Are two hearing aids better than one?
If you’re looking for the short answer, then yes, the majority of cases of hearing loss are ideally treated with two hearing aids.
If you want to understand why, or are wondering about exactly why we have two ears to begin with, then continue reading.
The Benefits of Stereoscopic Vision
Let’s begin with eyesight.
When we look at an image, each eye is provided with a slightly different copy of that image. Our brains then evaluate the differences between the two copies to develop the perception of depth. This added dimension of depth—in combination with height and width—permits us to experience the world in three dimensions.
If we had only one eye, our ability to perceive depth and distance would be considerably affected.
The Advantages of Binaural Hearing (Hearing with Two Ears)
The same applies to our ears and our hearing. Even though we might not think about it, when we hear a sound, we can normally determine both its distance and its location, in addition to its volume.
Each ear obtains a slightly different version of each sound, and those differences are translated by the brain in a way that indicates location and distance. This enables us to hear in three dimensions, so that we recognize how far away and which direction sound is originating from.
In addition to being able to assess depth, distance, and location, having two ears also improves the quality of sound and enhances the range of sounds you can hear.
To verify the theory of sound quality, the next time you’re playing music in the car, shut off both left speakers and notice how unnatural it sounds.
The Benefits of Two Hearing Aids
If our eye doctor informs us that we have vision loss in both eyes, we don’t honestly think about the merits of getting fitted with one lens.
So when our hearing specialist tells us that we have hearing loss in both ears, why do we need to be persuaded to get fitted with two hearing aids?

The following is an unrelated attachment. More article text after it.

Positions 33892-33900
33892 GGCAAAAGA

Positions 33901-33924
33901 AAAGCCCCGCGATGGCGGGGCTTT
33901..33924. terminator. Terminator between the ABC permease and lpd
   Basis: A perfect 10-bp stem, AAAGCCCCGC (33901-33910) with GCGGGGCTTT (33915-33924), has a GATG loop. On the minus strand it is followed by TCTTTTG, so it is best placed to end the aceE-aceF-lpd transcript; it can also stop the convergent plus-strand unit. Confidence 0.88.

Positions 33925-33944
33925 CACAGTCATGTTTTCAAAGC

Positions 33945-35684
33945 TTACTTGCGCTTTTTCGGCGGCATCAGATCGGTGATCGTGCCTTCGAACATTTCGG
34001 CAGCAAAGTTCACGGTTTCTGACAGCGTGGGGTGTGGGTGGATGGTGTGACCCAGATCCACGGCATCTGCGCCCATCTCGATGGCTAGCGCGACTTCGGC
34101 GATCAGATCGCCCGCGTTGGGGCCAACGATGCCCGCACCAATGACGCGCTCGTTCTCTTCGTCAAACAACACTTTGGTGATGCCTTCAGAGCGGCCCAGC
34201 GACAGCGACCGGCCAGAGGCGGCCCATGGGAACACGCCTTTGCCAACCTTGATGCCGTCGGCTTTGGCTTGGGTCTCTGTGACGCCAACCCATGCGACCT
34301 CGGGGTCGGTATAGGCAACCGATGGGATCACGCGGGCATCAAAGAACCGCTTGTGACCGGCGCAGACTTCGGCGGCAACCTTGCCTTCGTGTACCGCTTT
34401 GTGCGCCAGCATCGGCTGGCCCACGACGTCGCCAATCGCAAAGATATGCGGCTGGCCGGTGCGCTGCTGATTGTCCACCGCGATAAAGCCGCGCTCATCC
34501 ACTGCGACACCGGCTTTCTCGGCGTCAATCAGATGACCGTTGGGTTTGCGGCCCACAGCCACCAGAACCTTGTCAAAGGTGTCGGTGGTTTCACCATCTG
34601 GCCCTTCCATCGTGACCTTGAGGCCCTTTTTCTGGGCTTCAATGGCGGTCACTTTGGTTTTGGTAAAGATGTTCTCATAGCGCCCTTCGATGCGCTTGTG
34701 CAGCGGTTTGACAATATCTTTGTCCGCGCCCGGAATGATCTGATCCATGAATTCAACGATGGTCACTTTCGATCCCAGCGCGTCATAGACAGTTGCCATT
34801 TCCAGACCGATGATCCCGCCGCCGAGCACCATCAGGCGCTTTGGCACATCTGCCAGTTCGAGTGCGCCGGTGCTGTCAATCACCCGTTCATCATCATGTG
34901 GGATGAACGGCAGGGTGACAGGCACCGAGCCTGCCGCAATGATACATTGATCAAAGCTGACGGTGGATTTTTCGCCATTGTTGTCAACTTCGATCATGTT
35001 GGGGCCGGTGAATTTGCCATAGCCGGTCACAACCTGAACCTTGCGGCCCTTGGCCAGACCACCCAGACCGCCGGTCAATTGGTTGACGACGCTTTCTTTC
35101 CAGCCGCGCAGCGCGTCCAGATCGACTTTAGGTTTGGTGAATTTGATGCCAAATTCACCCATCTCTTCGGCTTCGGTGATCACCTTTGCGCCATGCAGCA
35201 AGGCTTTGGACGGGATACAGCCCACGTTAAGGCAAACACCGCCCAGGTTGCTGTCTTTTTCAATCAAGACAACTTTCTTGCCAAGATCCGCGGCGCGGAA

As we’ve seen, our ears work together so that our brains can best decipher the distance, location, volume, quality, and range of sound.
With the capacity to establish the exact location of sound from the use of two hearing aids, you’ll be able to:
- concentrate on speech during a conversation even with significant background noise.
- pick out specific voices among many.
- extend the range of sounds heard by up to four times.
- hear sounds without straining, which is less exhausting.
- listen to sounds without the unnatural sensation of monaural hearing (hearing with one ear).
- Avoid the weakening of hearing in the non-fitted ear.
That final point is important. If you have hearing loss in both ears but use only one hearing aid, your hearing in the non-fitted ear can become worse as time passes. This will quickly limit your capability to achieve all of the benefits just described.
If you believe that you have hearing loss, the initial step is to arrange a hearing assessment with a qualified hearing professional. After your hearing is examined, your hearing specialist will share the results with you in a chart known as an audiogram.
The audiogram will reveal if you have hearing loss in one or both ears, but the majority of cases of hearing loss are in both ears.
If this is the case, your hearing specialist will likely recommend binaural hearing aids for both ears, and you’ll be given the opportunity to trial them before you buy—which is a great opportunity to test for yourself the difference two hearing aids will make.